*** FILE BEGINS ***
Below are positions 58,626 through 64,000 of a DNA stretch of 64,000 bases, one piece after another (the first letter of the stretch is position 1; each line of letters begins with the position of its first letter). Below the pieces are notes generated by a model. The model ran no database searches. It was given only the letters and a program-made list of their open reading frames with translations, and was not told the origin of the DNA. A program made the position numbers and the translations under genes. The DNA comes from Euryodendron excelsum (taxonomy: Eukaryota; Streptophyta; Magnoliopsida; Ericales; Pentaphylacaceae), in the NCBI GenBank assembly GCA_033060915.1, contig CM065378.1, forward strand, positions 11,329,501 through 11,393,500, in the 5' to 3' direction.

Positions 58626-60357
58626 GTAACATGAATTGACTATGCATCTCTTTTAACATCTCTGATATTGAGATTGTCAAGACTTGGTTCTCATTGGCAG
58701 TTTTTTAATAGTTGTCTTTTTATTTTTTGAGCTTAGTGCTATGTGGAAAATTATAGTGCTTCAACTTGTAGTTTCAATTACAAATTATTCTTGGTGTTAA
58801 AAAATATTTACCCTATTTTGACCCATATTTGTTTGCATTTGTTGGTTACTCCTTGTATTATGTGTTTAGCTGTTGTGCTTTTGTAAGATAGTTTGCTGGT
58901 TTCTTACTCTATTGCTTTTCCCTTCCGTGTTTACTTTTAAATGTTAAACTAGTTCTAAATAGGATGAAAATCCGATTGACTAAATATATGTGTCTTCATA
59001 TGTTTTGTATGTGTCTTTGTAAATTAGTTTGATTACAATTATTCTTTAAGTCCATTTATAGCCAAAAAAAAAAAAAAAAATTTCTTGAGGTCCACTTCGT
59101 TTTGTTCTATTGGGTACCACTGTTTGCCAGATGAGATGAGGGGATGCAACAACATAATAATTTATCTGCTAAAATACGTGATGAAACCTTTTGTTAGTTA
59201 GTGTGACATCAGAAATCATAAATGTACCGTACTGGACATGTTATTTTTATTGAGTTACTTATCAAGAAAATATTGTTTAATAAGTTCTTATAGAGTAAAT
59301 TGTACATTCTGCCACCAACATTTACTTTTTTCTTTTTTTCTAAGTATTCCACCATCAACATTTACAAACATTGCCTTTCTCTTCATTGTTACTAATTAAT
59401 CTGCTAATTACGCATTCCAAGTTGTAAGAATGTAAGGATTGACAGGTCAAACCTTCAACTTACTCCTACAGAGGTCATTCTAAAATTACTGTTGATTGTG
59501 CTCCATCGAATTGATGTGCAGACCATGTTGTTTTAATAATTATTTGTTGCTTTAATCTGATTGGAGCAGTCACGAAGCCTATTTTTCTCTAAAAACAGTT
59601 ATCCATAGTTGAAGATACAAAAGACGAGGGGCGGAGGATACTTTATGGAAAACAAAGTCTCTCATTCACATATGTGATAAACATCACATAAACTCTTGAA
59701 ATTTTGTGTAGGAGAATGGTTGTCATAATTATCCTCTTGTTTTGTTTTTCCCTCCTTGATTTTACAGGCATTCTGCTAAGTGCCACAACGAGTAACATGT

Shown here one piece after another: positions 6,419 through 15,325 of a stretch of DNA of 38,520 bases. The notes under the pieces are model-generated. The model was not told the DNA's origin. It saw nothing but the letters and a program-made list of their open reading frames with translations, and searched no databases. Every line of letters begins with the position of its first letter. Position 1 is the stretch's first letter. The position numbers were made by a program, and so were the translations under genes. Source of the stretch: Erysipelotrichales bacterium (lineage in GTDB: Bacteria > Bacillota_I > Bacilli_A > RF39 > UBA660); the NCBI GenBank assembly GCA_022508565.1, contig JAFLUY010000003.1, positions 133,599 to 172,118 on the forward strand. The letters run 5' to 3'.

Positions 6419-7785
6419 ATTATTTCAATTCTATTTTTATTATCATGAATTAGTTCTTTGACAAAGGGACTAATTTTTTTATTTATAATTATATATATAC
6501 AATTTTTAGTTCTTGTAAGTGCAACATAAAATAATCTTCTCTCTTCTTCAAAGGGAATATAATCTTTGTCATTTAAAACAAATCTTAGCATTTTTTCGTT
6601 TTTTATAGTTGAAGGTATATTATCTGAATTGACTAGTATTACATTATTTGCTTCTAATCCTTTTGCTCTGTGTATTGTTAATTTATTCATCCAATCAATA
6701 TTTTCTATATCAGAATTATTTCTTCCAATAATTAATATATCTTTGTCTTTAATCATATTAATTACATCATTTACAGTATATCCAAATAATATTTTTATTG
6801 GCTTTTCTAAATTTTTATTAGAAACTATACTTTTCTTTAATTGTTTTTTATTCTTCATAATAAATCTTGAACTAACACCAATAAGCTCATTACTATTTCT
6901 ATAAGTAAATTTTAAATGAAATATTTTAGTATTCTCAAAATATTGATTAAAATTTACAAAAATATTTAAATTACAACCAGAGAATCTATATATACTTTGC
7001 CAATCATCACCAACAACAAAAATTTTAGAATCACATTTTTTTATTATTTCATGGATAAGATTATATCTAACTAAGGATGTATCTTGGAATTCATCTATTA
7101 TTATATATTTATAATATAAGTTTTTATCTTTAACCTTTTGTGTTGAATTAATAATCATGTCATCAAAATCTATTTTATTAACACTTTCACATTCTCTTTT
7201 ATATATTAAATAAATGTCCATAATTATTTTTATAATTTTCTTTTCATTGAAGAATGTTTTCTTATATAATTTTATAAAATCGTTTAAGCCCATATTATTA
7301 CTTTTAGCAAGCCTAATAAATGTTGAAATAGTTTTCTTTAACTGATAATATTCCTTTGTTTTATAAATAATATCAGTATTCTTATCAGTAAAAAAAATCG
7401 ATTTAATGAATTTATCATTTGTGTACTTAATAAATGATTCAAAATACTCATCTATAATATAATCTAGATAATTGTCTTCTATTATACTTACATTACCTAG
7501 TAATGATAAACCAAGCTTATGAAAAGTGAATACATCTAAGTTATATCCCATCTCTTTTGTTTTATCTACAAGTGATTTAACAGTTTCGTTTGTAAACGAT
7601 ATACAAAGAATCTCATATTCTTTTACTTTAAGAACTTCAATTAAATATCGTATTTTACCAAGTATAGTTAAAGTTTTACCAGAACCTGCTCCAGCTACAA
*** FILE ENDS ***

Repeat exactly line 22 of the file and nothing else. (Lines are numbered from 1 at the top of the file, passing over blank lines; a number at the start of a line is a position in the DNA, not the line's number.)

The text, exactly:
6901 ATAAGTAAATTTTAAATGAAATATTTTAGTATTCTCAAAATATTGATTAAAATTTACAAAAATATTTAAATTACAACCAGAGAATCTATATATACTTTGC